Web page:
By Mark Hennessy
Irish Geography, Vo.l 29:2 (1996)
Abstract: Research in Ireland on medieval manors has tended to focus on the fourteenth century. This paper examines the evidence for manorial organisation in Tipperary in the early thirteenth century with the aim of outlining the process whereby manors were established in the early years of colonisation. The great lordships, de Burgo, de Worcester, and Butler, are examined and it is shown how their fortunes waxed and waned during this period. Their exercise of lordship was fundamentally compromised by a combination of royal interference, minorities and absenteeism. The reconstruction of manorial organisation for this period suffers from the lack of documentary evidence. Documents newly translated by the author are used to present a discussion of manorial structures and the organisation of agriculture.
Introduction: Studies of manors in medieval Ireland have concentrated on the fourteenth century, partly because of the comparative wealth of manorial records from the first quarter of that century. Early fourteenth-century manorial records, however, give a snapshot of the Anglo-Norman colony in Ireland at or just after its apogee. This paper focuses on the evidence relating to manorial organisation in the early thirteenth century in Tipperary, which was separated as a county from the Honour of Limerick only around 1254, as revealed by an examination of newly translated documentary evidence. The aim is to trace the process of establishing manors in Tipperary in the foundation phase of colonisation.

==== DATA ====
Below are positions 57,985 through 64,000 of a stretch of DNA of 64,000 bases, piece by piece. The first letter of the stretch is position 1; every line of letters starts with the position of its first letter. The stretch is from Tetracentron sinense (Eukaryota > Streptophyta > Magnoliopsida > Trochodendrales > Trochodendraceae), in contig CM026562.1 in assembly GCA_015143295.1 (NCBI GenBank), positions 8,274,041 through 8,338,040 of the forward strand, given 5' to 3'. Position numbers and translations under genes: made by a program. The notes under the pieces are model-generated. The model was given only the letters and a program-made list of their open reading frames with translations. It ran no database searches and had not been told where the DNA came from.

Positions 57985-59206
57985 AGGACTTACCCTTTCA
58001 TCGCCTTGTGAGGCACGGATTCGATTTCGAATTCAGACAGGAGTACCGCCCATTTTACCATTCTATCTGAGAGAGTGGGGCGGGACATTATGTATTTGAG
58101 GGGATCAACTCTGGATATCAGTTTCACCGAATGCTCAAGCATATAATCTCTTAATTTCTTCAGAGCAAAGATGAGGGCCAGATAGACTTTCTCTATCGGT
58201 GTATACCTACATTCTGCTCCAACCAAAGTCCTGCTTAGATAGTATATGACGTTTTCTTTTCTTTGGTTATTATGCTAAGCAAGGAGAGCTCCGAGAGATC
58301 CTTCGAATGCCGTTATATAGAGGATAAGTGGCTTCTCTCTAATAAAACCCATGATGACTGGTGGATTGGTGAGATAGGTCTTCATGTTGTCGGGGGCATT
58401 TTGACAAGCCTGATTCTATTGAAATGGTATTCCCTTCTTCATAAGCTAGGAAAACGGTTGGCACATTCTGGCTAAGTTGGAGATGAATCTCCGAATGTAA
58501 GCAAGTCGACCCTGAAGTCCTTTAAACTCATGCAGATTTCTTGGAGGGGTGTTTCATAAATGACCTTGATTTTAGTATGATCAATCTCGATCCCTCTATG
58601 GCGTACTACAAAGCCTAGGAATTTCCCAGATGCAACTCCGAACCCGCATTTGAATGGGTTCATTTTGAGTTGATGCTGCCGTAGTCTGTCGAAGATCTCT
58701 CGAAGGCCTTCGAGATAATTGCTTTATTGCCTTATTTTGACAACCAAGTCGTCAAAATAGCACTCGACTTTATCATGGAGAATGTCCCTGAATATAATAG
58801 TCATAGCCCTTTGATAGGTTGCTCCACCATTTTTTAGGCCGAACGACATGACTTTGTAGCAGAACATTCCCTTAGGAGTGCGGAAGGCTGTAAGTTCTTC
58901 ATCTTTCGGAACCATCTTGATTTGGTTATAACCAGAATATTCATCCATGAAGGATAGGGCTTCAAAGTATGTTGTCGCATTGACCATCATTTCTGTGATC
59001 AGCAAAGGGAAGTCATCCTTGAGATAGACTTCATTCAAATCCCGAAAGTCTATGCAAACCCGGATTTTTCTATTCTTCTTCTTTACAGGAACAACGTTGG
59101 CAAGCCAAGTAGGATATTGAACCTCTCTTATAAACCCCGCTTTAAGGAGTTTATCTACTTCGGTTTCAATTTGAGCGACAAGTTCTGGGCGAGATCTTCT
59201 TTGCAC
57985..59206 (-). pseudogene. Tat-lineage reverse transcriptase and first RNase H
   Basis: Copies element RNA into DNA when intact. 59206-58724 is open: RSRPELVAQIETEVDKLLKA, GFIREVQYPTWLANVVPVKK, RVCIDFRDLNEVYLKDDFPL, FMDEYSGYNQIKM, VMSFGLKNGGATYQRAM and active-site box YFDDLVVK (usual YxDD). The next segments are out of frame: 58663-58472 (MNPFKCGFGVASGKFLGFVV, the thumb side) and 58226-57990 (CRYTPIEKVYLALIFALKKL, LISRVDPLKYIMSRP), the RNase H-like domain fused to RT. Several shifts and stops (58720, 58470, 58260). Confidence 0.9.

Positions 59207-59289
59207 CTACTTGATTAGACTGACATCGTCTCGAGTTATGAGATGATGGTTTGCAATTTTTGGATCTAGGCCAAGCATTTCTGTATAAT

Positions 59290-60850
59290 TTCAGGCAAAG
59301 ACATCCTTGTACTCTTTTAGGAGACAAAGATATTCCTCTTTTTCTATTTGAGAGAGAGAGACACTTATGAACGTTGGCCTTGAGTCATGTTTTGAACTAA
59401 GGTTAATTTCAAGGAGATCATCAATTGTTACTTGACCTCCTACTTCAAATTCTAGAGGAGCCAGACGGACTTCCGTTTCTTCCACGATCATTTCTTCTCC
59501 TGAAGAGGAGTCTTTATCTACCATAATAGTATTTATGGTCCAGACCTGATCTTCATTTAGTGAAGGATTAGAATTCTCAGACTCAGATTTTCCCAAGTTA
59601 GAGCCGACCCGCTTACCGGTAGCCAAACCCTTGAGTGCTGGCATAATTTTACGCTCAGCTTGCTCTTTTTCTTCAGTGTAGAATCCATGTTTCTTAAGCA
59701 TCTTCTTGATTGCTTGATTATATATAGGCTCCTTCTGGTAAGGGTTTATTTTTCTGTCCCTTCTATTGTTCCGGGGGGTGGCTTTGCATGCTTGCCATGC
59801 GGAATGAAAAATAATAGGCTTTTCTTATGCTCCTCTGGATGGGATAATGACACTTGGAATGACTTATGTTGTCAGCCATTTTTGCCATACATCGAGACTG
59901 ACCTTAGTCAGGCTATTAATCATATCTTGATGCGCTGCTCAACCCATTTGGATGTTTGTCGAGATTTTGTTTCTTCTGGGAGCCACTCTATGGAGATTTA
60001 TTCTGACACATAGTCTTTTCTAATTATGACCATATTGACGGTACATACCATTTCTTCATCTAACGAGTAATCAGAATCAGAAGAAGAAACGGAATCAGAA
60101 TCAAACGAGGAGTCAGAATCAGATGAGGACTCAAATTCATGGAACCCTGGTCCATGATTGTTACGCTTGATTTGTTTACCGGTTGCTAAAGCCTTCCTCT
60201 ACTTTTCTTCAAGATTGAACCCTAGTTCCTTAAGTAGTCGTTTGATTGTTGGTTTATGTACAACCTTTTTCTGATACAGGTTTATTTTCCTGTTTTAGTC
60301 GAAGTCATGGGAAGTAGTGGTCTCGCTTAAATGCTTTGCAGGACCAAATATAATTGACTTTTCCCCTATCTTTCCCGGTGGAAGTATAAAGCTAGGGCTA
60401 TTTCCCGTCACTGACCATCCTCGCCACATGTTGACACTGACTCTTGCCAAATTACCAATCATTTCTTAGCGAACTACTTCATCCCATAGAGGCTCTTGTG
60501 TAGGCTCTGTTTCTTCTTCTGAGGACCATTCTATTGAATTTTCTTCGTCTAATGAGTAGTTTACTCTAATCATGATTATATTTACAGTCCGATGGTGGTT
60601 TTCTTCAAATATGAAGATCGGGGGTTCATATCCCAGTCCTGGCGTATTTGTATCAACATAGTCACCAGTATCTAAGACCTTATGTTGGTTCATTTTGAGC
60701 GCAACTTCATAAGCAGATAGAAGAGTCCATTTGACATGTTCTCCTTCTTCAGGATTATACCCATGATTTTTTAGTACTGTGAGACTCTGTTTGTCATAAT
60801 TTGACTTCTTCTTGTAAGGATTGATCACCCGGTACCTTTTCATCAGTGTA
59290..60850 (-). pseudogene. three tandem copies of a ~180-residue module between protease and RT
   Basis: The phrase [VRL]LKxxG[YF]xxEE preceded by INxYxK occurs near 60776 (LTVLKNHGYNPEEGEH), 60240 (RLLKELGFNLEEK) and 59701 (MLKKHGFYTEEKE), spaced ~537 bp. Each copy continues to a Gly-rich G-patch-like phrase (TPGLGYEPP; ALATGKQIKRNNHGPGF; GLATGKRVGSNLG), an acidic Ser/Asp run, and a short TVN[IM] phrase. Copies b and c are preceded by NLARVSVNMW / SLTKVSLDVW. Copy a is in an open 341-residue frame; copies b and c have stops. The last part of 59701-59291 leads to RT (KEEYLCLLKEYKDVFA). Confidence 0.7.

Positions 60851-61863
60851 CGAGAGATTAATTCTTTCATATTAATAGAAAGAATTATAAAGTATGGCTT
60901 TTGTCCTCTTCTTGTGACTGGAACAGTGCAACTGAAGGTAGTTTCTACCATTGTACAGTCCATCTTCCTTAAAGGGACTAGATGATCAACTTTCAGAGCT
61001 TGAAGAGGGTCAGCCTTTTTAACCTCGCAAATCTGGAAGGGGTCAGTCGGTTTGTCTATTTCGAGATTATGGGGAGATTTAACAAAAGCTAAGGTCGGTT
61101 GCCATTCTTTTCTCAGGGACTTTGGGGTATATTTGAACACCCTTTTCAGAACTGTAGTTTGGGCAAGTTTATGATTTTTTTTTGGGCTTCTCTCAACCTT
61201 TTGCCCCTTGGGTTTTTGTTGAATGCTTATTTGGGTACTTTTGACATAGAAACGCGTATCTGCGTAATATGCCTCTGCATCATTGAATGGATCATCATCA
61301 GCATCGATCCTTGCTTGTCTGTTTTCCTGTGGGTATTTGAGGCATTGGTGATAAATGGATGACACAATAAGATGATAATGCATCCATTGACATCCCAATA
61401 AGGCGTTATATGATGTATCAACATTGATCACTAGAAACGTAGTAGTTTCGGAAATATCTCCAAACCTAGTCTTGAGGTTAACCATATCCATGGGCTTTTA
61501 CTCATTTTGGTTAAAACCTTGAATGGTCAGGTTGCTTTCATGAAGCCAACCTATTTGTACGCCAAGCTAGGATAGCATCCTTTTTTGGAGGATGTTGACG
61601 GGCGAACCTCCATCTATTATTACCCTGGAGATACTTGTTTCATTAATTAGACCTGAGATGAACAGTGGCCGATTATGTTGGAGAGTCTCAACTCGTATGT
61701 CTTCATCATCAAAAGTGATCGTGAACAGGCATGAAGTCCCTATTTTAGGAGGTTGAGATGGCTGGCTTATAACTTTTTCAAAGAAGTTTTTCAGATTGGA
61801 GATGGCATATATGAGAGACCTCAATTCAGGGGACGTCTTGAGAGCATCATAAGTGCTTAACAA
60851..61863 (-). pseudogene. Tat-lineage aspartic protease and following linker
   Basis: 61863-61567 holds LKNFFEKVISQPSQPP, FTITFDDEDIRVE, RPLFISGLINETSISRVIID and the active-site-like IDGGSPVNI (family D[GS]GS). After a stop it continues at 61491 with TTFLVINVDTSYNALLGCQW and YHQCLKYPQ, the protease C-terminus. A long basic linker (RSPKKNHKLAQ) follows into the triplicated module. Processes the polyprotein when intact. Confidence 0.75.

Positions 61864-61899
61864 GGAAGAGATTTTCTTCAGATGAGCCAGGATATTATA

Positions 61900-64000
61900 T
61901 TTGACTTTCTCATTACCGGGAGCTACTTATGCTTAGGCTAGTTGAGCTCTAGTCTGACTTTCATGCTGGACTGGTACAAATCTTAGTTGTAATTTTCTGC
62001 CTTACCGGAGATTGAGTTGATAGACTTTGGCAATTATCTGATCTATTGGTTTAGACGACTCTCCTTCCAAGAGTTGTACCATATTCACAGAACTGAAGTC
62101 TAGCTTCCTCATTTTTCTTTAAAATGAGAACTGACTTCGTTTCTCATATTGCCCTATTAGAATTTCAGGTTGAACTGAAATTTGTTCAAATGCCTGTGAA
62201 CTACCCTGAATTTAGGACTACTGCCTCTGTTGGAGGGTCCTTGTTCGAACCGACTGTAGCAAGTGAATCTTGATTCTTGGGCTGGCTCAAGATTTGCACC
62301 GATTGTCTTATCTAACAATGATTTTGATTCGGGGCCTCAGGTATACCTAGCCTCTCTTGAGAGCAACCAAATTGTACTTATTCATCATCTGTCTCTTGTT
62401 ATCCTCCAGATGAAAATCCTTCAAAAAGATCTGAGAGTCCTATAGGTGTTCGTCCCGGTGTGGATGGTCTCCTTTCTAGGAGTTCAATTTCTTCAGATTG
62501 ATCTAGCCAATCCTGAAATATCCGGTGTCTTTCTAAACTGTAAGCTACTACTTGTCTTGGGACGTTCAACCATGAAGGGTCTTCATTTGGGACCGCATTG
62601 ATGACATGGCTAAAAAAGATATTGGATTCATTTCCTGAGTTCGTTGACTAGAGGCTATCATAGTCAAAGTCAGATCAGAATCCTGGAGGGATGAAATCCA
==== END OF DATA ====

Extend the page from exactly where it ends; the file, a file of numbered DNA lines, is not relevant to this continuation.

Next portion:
Following military conquest the creation of a manorial organisation was the single most important objective of the Anglo-Norman aristocratic class in their strategy of colonisation in Ireland. It was within the framework of manors that their military subjugation of Ireland could be made profitable and secure through economic and social transformation. Manors were essential to the creation of a socially and economically stratified colony in Ireland. Without manors the colonising Anglo-Normans would either have remained a conquering elite, insecurely ruling over a culturally hostile native population, or, as happened in the west of Ireland, they would have been culturally absorbed into their Gaelic environment. As colonisers the Anglo- Norman military elite in Ireland were also entrepreneurs and modernisers. They wanted to introduce the most advanced agricultural techniques to their estates in order to maximise their income. Giraldus Cambrensis reveals that the Anglo-Normans regarded the land of Ireland as fertile but under-exploited:
“They use the fields generally as pasture, but pasture in poor condition. Little is cultivated and even less sown. The fields cultivated are so few because of the neglect of those who should cultivate them. But many of them are naturally very fertile and productive.”